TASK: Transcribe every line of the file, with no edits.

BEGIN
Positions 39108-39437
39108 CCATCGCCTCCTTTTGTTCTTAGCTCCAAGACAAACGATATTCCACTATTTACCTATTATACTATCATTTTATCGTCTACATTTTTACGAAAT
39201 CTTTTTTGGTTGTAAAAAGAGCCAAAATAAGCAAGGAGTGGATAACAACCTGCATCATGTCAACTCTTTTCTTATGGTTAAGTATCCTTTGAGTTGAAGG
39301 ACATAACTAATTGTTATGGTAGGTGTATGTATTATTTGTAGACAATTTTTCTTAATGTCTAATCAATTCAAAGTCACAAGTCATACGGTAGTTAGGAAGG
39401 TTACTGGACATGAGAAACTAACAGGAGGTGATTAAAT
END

Positions 39108-39437
39108 CCATCGCCTCCTTTTGTTCTTAGCTCCAAGACAAACGATATTCCACTATTTACCTATTATACTATCATTTTATCGTCTACATTTTTACGAAAT
39201 CTTTTTTGGTTGTAAAAAGAGCCAAAATAAGCAAGGAGTGGATAACAACCTGCATCATGTCAACTCTTTTCTTATGGTTAAGTATCCTTTGAGTTGAAGG
39301 ACATAACTAATTGTTATGGTAGGTGTATGTATTATTTGTAGACAATTTTTCTTAATGTCTAATCAATTCAAAGTCACAAGTCATACGGTAGTTAGGAAGG
39401 TTACTGGACATGAGAAACTAACAGGAGGTGATTAAAT